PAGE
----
|Financial planning for older parents
is a family affair|
Trust(ing) estate plans
But a will is not necessarily the most effective estate planning
tool. If you really want control over your assets -- now and after
you're gone -- think about establishing a living trust.
Trusts often are viewed as money management
for the wealthy. However, when it comes to estate planning, a trust
can help anyone avoid the hassle -- and costs -- of probate.
With a living trust, you name yourself as the
trustee of the assets you place in the trust and continue to manage
them. Upon death, the person you've chosen as your successor trustee
immediately transfers ownership of the trust's property to your
beneficiaries. The whole process usually is quick and simple, bypassing
the extra time and expense that probate adds to settling an estate.
Even more appealing, notes Ronda Martinez, a
vice president for investment and trust management services with
Third Bank in Troy, Mich., the specifics of a trust are confidential.
A will must be filed with the probate court, placing it in the public
record and allowing everyone to see what you left and to whom. By
stating in your will (which you should have as a backup) that your
estate wishes are detailed in your trust, your plans will be carried
Tailoring trusts for
A trust also can be designed for specific family situations.
Take the case of a person who has three children,
two fiscally responsible high achievers and one spendthrift, says
Martinez. A parent can mandate that the trust maintain and manage
the third child's inheritance so that it won't be squandered.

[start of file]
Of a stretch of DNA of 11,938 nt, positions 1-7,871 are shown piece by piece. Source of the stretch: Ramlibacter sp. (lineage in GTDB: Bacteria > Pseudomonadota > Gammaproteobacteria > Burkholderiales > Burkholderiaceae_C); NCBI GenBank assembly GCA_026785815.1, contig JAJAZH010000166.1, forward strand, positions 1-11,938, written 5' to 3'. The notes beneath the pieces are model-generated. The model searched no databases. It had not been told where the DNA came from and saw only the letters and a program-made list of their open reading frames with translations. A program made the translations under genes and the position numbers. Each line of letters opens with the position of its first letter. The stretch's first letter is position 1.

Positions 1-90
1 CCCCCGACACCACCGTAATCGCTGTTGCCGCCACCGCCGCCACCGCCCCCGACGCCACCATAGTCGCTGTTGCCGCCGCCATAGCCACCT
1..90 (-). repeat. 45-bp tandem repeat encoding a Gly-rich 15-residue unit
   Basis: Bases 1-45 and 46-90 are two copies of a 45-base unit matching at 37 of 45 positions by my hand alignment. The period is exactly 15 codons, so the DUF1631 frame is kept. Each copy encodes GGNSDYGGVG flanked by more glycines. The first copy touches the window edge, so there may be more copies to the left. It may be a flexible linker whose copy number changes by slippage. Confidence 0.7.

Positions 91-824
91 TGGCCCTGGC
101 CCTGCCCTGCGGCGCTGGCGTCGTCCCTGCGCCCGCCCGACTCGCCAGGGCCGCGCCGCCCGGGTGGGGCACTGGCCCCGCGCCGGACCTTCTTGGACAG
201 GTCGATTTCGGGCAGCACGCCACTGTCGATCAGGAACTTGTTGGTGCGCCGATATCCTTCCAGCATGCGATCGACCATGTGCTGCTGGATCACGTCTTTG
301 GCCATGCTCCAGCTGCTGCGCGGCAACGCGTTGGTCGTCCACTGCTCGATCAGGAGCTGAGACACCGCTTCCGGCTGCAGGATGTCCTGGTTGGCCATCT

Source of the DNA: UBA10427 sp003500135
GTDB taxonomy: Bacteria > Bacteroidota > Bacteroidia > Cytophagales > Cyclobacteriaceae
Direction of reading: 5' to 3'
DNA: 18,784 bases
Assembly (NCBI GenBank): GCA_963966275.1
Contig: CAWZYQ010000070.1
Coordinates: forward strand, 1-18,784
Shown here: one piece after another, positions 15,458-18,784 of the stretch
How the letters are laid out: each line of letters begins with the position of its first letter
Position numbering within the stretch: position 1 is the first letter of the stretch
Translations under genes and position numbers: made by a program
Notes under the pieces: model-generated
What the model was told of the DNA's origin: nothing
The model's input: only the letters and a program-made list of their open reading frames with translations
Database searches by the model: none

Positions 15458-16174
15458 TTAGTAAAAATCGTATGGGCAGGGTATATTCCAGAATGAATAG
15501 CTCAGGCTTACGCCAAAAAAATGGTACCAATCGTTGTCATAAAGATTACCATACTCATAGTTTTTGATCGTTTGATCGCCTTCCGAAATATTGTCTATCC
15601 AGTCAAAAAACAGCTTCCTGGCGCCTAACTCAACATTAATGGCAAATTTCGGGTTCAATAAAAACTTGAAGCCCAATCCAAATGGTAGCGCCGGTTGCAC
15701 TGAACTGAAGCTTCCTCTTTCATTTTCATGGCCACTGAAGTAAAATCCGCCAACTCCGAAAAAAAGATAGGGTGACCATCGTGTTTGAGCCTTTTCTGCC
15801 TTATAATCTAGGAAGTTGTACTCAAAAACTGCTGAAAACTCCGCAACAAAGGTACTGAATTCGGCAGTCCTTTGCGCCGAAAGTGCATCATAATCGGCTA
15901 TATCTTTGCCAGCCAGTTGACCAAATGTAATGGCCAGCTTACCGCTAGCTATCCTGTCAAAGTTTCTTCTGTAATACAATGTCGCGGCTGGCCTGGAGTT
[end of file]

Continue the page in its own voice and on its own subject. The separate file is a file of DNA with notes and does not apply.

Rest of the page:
Similarly, a trust can provide for children,
or grandchildren, with special needs. If properly set up, the trust
money can supplement any government payments being received.
And couples, especially those who hold a sizable
amount of assets jointly, should set up separate trusts. When all
property is held together, Martinez explains, it can be difficult
to determine certain possessions' worth (also known as basis for
tax purposes) and that could cost the survivor some money.
But while you'll save on probate, you should
pay to have a qualified professional establish a living trust. Financial
experts caution against using your brother-in-law who's a criminal
attorney or your firm's corporate lawyer. Estate laws are complex
and vary from state to state, so get a specialist to make sure your
trust is set up correctly.
And despite recent estate law changes, if your
holdings are vast, a living trust won't help you with taxes. In
2004, the Internal Revenue Service still can levy a tax rate as
high as 48 percent on an individual's bequeathed assets, even those
distributed through a trust, that are worth more than $1.5 million
and go to someone other than a spouse. The estate exemption amount
will climb gradually and tax rate drop incrementally until the tax
is eliminated in 2010. But without additional Congressional action,
the estate tax will revert to the higher pre-change levels in 2011.
Growing estates can
mean growing taxes
For most Americans, the $1.5 milllion (and growing) estate cap
per person provides plenty of tax maneuverability.
Financial advisers caution, however, that the
value of an estate includes everything a person owns -- cash, retirement
savings, a house, a vacation home, autos, stocks and bonds. Wise
and diligent investors are likely to see their total assets increase
in value in the coming years, pushing the tax-free limit.